On August 8, 2017 7:36:35 PM GMT+02:00, Richard Sandiford 
<richard.sandif...@linaro.org> wrote:
>Richard Sandiford <richard.sandif...@linaro.org> writes:
>> Richard Biener <richard.guent...@gmail.com> writes:
>>> On August 8, 2017 6:38:30 PM GMT+02:00, "H.J. Lu"
><hjl.to...@gmail.com> wrote:
>>>>On Mon, Aug 7, 2017 at 1:05 PM, Richard Sandiford
>>>><richard.sandif...@linaro.org> wrote:
>>>>> Arjan van de Ven <ar...@linux.intel.com> writes:
>>>>>> On 8/7/2017 8:43 AM, Jakub Jelinek wrote:
>>>>>>> On Mon, Aug 07, 2017 at 08:39:24AM -0700, H.J. Lu wrote:
>>>>>>>> When Linux/x86-64 kernel is compiled with
>>>>>>>> this optimization removes more than 730
>>>>>>>> pushq %rbp
>>>>>>>> movq %rsp, %rbp
>>>>>>>> popq %rbp
>>>>>>> If you don't want the frame pointer, why are you compiling with
>>>>>>> -fno-omit-frame-pointer?  Are you going to add
>>>>>>> -fforce-no-omit-frame-pointer or something similar so that
>>>>>>> actually get what they are asking for?  This doesn't really make
>>>>>>> It is perfectly fine to omit frame pointer by default, when it
>>>>>>> required for something, but if the user asks for it, we
>>>>ignore his
>>>>>>> request.
>>>>>> wanting a framepointer is very nice and desired...  ... but if
>>>>>> optimizer/ins scheduler moves instructions outside of the frame'd
>>>>>> portion, (it does it for cases like below as well), the value is
>>>>>> already negative for these functions that don't have stack use.
>>>>>> <MPIDU_Sched_are_pending@@Base>:
>>>>>> mov    all_schedules@@Base-0x38460,%rax
>>>>>> push   %rbp
>>>>>> mov    %rsp,%rbp
>>>>>> pop    %rbp
>>>>>> cmpq   $0x0,(%rax)
>>>>>> setne  %al
>>>>>> movzbl %al,%eax
>>>>>> retq
>>>>> Yeah, and it could be even weirder for big single-block functions.
>>>>> I think GCC has been doing this kind of scheduling of prologue and
>>>>> epilogue instructions for a while, so there hasn*t really been a
>>>>> guarantee which parts of the function will have a new FP and which
>>>>> will still have the old one.
>>>>> Also, with an arbitrarily-picked host compiler (GCC 6.3.1),
>>>>> kicks in when the following is compiled with -O3
>>>>>     void f (int *);
>>>>>     void
>>>>>     g (int *x)
>>>>>     {
>>>>>       for (int i = 0; i < 1000; ++i)
>>>>>         x[i] += 1;
>>>>>       if (x[0])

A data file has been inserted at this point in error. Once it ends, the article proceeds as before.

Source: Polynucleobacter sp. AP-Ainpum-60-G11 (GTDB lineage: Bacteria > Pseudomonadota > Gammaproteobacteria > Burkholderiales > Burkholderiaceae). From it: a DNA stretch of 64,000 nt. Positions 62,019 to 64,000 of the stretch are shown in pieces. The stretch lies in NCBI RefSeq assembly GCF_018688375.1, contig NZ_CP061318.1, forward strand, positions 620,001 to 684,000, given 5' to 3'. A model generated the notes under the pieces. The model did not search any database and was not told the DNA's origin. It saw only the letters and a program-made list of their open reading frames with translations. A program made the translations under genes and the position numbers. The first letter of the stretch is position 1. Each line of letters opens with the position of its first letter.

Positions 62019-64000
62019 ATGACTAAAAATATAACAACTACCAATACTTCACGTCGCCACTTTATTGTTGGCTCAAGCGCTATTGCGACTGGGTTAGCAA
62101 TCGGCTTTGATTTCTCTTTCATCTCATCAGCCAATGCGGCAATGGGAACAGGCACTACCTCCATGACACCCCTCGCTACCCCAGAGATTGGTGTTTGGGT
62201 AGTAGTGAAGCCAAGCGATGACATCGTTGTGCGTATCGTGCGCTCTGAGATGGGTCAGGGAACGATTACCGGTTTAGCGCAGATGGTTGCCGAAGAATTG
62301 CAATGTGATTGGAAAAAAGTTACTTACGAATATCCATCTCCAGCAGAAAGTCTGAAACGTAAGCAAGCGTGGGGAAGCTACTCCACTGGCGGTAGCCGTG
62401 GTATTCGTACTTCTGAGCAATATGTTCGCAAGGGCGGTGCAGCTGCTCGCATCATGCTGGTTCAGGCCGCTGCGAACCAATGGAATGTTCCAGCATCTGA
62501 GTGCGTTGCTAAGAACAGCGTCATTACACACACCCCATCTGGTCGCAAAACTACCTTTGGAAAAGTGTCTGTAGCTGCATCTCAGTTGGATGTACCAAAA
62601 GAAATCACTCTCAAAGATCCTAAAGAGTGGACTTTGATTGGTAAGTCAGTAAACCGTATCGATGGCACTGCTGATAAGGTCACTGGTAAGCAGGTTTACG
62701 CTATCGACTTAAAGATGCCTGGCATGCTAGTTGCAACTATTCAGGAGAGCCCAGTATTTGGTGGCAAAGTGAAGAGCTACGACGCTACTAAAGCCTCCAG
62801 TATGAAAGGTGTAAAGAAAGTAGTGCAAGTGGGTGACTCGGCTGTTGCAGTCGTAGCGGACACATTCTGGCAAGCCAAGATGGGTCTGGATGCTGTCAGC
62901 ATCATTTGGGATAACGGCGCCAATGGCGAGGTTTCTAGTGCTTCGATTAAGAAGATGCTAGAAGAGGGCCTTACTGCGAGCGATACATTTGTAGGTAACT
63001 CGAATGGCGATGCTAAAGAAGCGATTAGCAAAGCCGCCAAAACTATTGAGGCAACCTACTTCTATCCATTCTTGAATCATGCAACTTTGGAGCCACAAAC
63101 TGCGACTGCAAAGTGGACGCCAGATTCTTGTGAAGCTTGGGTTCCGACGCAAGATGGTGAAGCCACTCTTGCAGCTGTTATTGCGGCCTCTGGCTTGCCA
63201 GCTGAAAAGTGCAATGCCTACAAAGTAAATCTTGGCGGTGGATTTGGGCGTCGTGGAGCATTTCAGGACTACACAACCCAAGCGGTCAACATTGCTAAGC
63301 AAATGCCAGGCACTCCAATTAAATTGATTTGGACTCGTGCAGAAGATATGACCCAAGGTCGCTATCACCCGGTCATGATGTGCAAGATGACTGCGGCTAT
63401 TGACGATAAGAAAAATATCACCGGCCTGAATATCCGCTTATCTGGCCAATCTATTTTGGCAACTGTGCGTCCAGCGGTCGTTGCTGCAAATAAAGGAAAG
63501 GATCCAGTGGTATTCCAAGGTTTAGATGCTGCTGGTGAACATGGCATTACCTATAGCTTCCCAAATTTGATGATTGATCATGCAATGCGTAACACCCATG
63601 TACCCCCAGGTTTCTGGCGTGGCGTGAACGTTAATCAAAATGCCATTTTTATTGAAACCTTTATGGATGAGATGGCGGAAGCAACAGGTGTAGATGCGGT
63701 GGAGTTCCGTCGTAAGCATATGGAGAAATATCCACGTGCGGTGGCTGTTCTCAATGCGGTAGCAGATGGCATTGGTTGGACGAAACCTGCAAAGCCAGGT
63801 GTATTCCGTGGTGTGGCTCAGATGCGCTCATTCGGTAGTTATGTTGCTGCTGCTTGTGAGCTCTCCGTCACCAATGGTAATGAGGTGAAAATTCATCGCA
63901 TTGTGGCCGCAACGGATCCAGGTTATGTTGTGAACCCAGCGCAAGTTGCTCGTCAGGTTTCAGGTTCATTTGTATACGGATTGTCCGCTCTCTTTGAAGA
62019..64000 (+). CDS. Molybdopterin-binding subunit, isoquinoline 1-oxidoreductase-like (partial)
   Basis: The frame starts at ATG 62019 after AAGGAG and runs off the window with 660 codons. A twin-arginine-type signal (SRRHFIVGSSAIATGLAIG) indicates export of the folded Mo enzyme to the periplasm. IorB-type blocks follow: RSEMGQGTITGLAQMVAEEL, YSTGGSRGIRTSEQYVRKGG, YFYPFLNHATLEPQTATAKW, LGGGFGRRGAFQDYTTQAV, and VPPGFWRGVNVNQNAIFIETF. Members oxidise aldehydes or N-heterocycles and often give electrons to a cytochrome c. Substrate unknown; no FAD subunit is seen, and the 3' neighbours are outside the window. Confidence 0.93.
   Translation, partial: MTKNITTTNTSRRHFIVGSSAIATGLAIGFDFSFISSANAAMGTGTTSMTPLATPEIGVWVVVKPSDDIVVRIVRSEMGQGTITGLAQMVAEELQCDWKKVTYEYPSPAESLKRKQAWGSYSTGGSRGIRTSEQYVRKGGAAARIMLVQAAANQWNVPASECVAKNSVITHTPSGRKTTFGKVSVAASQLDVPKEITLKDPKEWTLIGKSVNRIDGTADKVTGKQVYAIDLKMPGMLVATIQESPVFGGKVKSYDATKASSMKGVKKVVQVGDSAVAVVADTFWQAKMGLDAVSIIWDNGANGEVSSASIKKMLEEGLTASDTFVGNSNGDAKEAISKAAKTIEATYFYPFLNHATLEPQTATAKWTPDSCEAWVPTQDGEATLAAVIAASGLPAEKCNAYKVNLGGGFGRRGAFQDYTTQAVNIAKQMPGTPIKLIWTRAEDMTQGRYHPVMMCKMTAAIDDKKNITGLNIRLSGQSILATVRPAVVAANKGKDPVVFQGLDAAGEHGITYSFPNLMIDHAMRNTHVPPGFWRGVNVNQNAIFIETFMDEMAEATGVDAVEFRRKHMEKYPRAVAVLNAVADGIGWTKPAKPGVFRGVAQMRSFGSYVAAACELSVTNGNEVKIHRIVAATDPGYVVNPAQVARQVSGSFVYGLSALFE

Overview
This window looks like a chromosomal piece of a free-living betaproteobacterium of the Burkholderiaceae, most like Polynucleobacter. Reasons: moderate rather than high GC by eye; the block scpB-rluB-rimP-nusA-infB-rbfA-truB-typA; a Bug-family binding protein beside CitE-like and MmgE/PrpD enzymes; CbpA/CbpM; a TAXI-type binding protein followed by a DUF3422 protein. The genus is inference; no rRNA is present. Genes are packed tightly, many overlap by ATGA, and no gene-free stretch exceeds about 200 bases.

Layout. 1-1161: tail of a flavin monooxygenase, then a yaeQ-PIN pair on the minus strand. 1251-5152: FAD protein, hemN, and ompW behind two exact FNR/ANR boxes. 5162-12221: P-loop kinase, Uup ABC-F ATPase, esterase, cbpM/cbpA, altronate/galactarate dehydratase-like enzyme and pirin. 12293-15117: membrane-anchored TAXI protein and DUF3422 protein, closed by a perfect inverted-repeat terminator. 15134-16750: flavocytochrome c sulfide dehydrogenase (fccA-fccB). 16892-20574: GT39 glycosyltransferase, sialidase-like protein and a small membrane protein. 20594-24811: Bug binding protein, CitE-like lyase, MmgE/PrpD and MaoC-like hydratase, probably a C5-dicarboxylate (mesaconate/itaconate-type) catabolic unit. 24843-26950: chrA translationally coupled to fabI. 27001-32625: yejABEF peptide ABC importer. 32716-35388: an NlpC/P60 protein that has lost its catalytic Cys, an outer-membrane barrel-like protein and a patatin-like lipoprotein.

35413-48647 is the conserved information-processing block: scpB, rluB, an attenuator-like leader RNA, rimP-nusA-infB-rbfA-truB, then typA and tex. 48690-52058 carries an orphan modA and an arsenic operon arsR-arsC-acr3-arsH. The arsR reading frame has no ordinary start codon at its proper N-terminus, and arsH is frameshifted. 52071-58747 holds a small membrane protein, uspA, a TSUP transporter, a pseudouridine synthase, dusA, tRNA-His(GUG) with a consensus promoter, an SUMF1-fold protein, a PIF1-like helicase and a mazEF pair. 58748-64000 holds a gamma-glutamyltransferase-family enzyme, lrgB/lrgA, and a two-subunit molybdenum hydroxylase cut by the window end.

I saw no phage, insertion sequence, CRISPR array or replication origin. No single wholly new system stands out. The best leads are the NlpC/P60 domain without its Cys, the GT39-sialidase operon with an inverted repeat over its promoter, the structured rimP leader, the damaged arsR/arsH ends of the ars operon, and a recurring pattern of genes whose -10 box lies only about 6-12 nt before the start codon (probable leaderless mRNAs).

>>>>>         {
>>>>>           int temp;
>>>>>           f (&temp);
>>>>>         }
>>>>>     }
>>>>> so only the block with the call to f sets up FP.  The relatively
>>>>> long-running loop runs with the caller's FP.
>>>>> I hope we can go for a target-independent position that what HJ*s
>>>>> patch does is OK...
>>>>In light of this,  I am resubmitting my patch.  I added 3 more
>>>>and also handle:
>>>>typedef int v8si __attribute__ ((vector_size (32)));
>>>>foo (v8si *out_start, v8si *out_end, v8si *regions)
>>>>    v8si base = regions[3];
>>>>    *out_start = base;
>>>>    *out_end = base;
>>>>OK for trunk?
>>> The invoker specified -fno-omit-frame-pointer, why did you eliminate
>>> I'd argue it's OK when neither -f nor -fno- is explicitly specified
>>> irrespective of the default in case we document the change but an
>>> explicit -fno- is pretty clear.
>> I don't buy that we're ignoring the user.  -fomit-frame-pointer says
>> that, when you're creating a frame, it's OK not to set up the frame
>> pointer.  Forcing it off means that if you create a frame, you need
>> to set up the frame pointer too.  But it doesn't say anything about
>> whether the frame itself is needed.  I.e. it's
>> rather than -fno-omit-frame.

Isn't that a bit splitting hairs if you look at (past) history?

You could also interpret -fno-omit-frame-pointer as obviously forcing a frame 
as otherwise there's nothing to omit...

>> It seems like the responses have been treating it more like
>> a combination of:
>> -fno-shrink-wrapping
>> -fno-omit-frame-pointer
>> the equivalent of the old textual prologues and epilogues
>> but the positive option -fomit-frame-pointer doesn't have any effect
>> on the last two.
>er, you know what I mean :-)  It doesn't have any effect on
>-fshrink-wrapping or the textual-style prologues and epilogues.

True.  But I think people do not appreciate new options too much if existing 
ones worked in the past...


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